Developing ICT skills and networks of support.
Concerns around transition highlighted
Monday 17 September 2012
A new report from the NI children’s commissioner calls for the arrangements on transition to be strengthened
In response to repeated reports about the barriers and difficulties faced by young people with a learning disability moving into adult services, Northern Ireland’s Commissioner for Children and Young People has commissioned a review of transition arrangements in Northern Ireland.
Patricia Lewsley-Mooney asked Queen’s University, Belfast, to look at the extent to which current transition arrangements protect the rights and best interests of young people with a learning disability. Certain rights are required by the United Nations Convention on the Rights of the Child and the United Nations Convention on the Rights of Persons with a Disability.
The research focused on education, employment and training, health and social care, social security, leisure, and transport. It found that major difficulties remain, despite transition attracting significant attention from policy makers, practitioners and researchers. Even though there have been improvements in some areas in Northern Ireland, such as the appointment of transition coordinators on all education and library boards and in some health and social care trusts, more change is needed.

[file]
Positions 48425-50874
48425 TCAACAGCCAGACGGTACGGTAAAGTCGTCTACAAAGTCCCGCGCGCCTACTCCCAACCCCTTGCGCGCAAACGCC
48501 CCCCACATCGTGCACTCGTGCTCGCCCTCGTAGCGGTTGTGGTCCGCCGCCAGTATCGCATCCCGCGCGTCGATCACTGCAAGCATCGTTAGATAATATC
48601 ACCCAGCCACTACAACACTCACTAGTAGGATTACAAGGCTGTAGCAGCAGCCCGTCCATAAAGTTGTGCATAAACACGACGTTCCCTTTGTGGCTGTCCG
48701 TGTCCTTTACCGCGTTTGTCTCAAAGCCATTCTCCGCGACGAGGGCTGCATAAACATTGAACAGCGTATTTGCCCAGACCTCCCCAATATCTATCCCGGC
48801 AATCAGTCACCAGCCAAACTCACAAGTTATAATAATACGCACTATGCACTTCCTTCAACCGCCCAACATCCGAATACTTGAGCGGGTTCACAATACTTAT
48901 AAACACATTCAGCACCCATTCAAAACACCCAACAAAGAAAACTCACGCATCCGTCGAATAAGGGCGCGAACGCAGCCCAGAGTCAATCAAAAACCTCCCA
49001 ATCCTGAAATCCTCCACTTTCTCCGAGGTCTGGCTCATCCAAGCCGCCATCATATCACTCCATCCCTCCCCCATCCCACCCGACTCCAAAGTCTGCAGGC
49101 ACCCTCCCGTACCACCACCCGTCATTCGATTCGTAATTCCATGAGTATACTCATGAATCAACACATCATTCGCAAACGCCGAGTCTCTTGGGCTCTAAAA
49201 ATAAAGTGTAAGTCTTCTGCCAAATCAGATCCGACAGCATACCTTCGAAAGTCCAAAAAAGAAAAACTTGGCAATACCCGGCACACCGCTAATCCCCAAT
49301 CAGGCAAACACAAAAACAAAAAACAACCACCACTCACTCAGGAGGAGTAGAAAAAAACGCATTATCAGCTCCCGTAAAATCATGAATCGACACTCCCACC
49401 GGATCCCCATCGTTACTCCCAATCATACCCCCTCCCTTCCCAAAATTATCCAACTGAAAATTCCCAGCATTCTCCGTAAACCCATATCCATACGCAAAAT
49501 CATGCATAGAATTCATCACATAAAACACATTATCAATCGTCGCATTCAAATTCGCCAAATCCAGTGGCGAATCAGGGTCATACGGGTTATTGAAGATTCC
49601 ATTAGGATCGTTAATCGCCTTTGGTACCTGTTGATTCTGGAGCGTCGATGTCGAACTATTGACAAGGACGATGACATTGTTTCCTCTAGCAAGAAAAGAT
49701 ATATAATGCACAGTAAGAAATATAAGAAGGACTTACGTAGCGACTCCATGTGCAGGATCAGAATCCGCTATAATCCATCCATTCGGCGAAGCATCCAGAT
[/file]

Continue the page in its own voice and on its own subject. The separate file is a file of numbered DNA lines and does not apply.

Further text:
The children’s commissioner recommended integrated planning and improved coordination and cooperation between agencies, accessible information, and accessible, age-appropriate and targeted options in education, employment, day services, short breaks and leisure.